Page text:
Two Standards


Elise Paschen

At "Returning the Gift" in Norman, Oklahoma
Joan's one-eighth. I'm a quarter.
When we walk into Billy's
I want to look like her,
full Osage. She tells me,
"You wouldn't find any Indians
here if not for the conference."

Like the cigar-in-hand
van driver on the highway
from the Will Rogers Airport,
leaning toward me, confided:
"I never seen so many
Indians all in one spot."

The bar's packed like a bar
should be. Joan shows me off,
introducing her friends
to this light haired, East Coast-
educated outsider
whose mother, Betty Tallchief,

is Oklahoma's pride.
"At that table are some
Osages you should meet."
An only child, I'm glad
my family has grown.
They know my relatives

in Fairfax, though they come
from Pawhuska, Pawnee.
Angela says the Tallchiefs,
the keepers of the drum,
will host the Osage dances
next June. "Will you join us?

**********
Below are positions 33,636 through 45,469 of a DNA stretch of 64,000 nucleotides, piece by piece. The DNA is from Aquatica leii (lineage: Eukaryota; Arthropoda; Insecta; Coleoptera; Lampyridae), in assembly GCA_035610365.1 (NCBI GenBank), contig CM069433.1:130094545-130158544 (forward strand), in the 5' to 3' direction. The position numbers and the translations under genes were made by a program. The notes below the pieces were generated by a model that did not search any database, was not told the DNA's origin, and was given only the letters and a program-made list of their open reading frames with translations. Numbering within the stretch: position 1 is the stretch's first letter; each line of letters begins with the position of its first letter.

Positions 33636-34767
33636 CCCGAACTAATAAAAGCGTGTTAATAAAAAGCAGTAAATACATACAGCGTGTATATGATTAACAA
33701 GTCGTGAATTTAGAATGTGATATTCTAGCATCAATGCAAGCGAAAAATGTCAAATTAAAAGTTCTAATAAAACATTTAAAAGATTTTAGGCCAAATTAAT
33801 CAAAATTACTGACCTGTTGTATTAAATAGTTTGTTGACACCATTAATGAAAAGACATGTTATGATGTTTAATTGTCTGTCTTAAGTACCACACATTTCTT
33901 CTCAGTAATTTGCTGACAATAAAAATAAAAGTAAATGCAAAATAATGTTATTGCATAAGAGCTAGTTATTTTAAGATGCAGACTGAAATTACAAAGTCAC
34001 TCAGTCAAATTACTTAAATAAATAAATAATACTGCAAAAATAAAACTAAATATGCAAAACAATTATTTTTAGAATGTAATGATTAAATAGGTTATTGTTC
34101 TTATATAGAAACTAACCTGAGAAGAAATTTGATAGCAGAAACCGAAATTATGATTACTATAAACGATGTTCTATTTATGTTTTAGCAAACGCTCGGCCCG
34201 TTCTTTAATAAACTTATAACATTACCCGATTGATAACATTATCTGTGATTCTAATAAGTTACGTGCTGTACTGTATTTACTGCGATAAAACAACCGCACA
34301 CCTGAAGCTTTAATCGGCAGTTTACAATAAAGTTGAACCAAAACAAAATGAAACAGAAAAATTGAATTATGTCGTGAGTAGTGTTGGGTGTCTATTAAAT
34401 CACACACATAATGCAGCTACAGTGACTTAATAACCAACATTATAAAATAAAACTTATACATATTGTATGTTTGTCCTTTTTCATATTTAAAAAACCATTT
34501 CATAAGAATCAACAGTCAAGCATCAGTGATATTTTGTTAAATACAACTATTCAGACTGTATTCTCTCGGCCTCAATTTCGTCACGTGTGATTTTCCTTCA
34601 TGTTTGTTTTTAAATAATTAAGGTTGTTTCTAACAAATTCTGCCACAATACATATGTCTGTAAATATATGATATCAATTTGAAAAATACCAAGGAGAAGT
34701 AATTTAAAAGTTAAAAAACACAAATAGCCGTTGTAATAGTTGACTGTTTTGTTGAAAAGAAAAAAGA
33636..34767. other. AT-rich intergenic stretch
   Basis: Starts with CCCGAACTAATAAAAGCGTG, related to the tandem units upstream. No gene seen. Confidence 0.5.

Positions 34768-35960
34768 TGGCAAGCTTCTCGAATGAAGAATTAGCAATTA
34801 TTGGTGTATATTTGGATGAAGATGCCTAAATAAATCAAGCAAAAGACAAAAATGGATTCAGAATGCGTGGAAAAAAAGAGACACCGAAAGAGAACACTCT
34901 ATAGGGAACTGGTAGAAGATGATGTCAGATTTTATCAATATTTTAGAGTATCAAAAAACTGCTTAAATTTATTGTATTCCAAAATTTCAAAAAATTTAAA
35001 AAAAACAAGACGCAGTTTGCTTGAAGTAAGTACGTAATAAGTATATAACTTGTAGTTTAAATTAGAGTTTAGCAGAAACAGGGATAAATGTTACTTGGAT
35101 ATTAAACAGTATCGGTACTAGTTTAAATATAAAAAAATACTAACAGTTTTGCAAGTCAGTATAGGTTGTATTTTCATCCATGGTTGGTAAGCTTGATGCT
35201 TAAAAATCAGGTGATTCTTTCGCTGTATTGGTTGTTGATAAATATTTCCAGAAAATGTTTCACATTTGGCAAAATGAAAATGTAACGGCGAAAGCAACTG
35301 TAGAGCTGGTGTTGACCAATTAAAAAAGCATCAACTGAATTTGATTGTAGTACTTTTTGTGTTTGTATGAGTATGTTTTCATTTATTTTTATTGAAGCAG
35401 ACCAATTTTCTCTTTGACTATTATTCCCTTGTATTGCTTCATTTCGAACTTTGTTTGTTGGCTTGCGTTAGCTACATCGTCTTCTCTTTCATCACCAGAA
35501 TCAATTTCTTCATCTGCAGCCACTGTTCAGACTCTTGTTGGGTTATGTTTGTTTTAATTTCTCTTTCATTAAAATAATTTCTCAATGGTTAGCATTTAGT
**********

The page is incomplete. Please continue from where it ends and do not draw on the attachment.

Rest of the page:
You'll be given your Osage
name." I would pretend, when young,
my name was Tallchief Paschen
(like my mother). In school
I proved my heritage
by demonstrating how

Indians danced in our play,
"Peter Pan," until I was silenced
by my teacher and asked
to sit down. My grandmother
Tallchief once shared with me
a photo of my mother

and aunt when they were twelve,
eleven wearing Osage
dress, dancing at a powwow.
My mother said her father's
mother had taught her the dances.
"Tall, dark and quiet," my Osage

grandfather died before
I turned one. My grandmother,
Scots Irish, Dutch, lived out
the next twenty-two years
in their house on the hill
overlooking the church

where she'd go Wednesday nights
for Bingo, Sundays to mass,
and where we held her funeral.
I haven't been back to Fairfax
since her death. They've restored
the house to honor her

daughters, sister ballet
stars. I always answer,
when asked, I never wanted
to dance, but in this bar
with the jukebox repeating
the Beatles' "Twist and Shout"

all I want is to dance
and so adopt my mother's
Osage name "Wa-Xthe-thon-ba"
which also means "Two Standards."
More than the quarter in me
wants to tell Angela,

yes, but New York is half
a continent away.
I try to see my grandfather
as he lifts me in air,
months before I will learn
to say my given name.

© 1997 Elise Paschen. Infidelities, Story Line Press

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